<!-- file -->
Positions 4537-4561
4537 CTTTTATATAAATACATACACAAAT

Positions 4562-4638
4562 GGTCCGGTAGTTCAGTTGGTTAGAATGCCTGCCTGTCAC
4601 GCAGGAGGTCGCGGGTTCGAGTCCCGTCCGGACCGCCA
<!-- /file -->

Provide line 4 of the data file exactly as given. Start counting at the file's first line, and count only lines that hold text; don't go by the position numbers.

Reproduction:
4562 GGTCCGGTAGTTCAGTTGGTTAGAATGCCTGCCTGTCAC